Exam tips for parents

Stress is inevitable when your children are facing examinations, and it's likely they will become short-tempered and irrational, so how should you react? Andrew Gillespie offers some dos and don'ts

You may have thought that your teenage child was difficult to cope with before, but now that the exams have started you have probably learnt the true meaning of the word "monster". Faced with numerous written and oral exams, even the most mild-mannered and pleasant teenagers tend to lose any trace of their previous good nature and all hope of reasonable conversation comes to an end. "Was alright" is probably the nearest you will get to a complete sentence until the exams are over. It may, in fact, be the nearest you get to a sentence until they leave university or college.

No matter what you ask them about the exams, there will "be no point telling you because you wouldn't understand", their revision will inevitably be going "OK", and on at least one occasion you will be told that "exams were much easier in your day". And this is just the start. At some point, as you drive them to their exam, you are likely to be asked who the King of England was in 1237; think very carefully at this point, because your failure to answer this question may well be held against you for the rest of your life.

Stress, of course, is a serious problem for students, and as parents we should try to be as tolerant and supportive as we can at this difficult time. All of us can remember that tight feeling in the stomach just before an exam starts and that sinking sensation when we first turn the paper over. Similarly we have probably all had that horrible experience when you are revising and nothing seems to be going in, no matter how hard you study. Faced with such pressure it is not surprising that students become totally irrational around exam time. For example, I remember getting particularly worried before my History A-level about questions on the Renaissance, even though this was not a period I had studied at school and I had no intention of answering any questions on it in the exam.

Typically, students who are working under enormous stress will have difficulty sleeping and will be rather short-tempered. They may also have problems motivating themselves. The task ahead of them may seem so enormous that they just do not know where to start, so they give up. They may struggle to get out of bed, for example, not because of laziness but because they know this will mean they have to face the problem of revising. They are often genuinely scared of starting the day.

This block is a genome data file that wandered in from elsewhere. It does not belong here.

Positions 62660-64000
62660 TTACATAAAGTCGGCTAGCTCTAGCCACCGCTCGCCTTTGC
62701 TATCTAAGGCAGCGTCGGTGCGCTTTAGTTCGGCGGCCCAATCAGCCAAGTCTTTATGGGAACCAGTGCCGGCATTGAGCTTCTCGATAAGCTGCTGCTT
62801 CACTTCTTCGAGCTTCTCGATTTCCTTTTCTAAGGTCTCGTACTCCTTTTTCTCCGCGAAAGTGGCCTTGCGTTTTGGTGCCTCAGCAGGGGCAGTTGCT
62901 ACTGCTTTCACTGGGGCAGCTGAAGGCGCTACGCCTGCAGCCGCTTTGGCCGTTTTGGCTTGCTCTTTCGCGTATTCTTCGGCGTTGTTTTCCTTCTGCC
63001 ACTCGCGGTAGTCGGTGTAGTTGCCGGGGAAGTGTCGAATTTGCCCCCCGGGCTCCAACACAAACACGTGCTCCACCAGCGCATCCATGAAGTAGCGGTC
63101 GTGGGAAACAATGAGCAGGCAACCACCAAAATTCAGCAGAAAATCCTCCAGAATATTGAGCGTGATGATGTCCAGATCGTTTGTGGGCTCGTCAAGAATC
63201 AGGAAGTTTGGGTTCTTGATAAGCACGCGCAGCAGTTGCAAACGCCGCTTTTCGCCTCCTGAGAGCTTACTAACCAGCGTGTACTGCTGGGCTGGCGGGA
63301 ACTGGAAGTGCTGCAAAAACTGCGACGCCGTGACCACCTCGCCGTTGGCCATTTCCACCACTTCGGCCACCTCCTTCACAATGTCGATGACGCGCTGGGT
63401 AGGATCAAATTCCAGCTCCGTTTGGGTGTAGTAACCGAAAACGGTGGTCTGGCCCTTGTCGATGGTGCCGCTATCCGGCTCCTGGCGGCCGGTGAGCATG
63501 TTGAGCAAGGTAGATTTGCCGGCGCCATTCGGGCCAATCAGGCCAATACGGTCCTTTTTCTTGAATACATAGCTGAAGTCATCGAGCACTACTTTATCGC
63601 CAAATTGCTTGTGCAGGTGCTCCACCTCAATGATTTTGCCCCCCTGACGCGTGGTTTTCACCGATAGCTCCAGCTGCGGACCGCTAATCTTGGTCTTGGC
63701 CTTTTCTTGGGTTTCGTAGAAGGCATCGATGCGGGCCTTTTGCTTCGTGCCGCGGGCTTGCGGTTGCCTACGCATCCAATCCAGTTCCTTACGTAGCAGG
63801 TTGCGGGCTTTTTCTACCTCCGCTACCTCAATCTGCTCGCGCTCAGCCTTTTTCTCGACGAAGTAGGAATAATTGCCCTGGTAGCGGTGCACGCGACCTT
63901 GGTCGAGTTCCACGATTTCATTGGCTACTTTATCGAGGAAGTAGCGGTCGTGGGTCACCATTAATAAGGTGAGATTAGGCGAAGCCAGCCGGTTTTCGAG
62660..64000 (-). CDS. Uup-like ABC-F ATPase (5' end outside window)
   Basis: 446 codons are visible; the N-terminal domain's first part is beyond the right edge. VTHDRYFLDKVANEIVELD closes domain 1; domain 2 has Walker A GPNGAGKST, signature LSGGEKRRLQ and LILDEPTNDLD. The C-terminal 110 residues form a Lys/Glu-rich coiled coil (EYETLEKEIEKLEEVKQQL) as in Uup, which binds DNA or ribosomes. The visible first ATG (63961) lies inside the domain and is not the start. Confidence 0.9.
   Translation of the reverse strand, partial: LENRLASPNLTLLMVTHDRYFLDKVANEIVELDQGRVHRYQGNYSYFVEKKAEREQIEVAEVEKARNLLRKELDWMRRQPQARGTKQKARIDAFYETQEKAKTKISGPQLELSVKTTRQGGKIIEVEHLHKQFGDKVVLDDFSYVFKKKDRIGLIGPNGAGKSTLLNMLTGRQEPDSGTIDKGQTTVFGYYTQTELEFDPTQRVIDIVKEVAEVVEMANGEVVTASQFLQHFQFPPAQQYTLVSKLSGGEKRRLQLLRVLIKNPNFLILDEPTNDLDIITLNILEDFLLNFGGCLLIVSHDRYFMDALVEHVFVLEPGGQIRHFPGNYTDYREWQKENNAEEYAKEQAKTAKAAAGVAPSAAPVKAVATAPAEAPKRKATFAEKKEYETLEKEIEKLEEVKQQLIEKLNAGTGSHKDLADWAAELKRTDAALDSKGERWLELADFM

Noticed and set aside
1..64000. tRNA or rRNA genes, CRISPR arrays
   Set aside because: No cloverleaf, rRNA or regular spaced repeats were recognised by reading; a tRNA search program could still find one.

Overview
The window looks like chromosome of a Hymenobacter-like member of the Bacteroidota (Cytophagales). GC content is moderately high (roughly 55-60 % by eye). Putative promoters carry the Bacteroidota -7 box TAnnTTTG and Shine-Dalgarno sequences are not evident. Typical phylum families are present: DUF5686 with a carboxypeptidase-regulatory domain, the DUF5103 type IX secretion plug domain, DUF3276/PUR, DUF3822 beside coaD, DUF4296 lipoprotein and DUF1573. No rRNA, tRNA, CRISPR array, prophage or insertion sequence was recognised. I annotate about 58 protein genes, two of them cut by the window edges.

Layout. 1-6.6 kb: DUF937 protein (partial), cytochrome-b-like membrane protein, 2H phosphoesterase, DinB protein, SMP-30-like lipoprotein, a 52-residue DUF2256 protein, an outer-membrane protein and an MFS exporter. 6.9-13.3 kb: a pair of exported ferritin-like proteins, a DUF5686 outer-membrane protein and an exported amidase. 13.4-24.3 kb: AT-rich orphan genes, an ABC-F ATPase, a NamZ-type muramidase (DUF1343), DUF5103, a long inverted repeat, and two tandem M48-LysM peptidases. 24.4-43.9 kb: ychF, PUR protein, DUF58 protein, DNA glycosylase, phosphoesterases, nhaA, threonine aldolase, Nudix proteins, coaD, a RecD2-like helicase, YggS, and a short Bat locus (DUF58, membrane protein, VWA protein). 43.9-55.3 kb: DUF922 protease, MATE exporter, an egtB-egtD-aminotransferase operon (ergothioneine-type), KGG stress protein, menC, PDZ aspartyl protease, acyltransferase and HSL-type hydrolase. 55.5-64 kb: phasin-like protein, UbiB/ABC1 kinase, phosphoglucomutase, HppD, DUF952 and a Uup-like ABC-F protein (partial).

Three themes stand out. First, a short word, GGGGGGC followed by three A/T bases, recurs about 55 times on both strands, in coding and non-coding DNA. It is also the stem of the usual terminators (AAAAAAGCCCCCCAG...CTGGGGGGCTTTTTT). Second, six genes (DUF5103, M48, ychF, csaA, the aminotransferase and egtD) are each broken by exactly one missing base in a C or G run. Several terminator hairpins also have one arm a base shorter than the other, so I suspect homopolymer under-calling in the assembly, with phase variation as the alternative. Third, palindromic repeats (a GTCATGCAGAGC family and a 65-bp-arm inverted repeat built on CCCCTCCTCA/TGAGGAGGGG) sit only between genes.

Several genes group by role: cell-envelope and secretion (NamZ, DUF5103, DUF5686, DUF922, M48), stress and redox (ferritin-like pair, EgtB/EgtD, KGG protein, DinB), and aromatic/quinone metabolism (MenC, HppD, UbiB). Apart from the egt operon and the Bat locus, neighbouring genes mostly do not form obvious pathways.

What, then, can you do as a parent?

The main thing to remember is that the only thing that will matter to your child at the moment is the next exam. Everything else is an interruption or an irritation. On this basis, whatever you try and do to help is almost inevitably going to be wrong. Having said this, the mere fact that you are there is reassuring. Given the amount of pressure on them at the moment they need someone to shout at, to scream at or simply to ignore.

As a parent you have elected yourself as their punchbag for the next few weeks, and the best thing you can do is to stand and take it. You will undoubtedly end up in a far worse state than your child by the time the exams are over, but at least you will have earned your A grade in parenthood. Although it can be extremely difficult to hold back when you see your children under pressure, all you can really do at this time is to be supportive but not intrusive. Try and give them the space and time to work.

If you do manage to catch your child off guard in a moment of unexpected sanity, you may want to offer to help them with their work; this will earn you further points of merit, but do not be surprised if your offer is returned with a look that could freeze the River Thames. Keep smiling, count to 10 and remember how nice they were as a baby.

At some stage they will almost certainly come to you for comfort. Even the most accomplished students find at least one paper is more difficult than they thought and get upset over the way they performed. In this situation it is up to you to reassure them that however badly they think they have done, it is in fact extremely difficult to assess your own standard in a particular exam. In many cases, the reason that people think it went badly is because they are only remembering the questions they missed out or got wrong, and have lost sight of their overall performance. Year after year I have seen students come out of an exam room almost in tears, only to find in August that they actually did very well.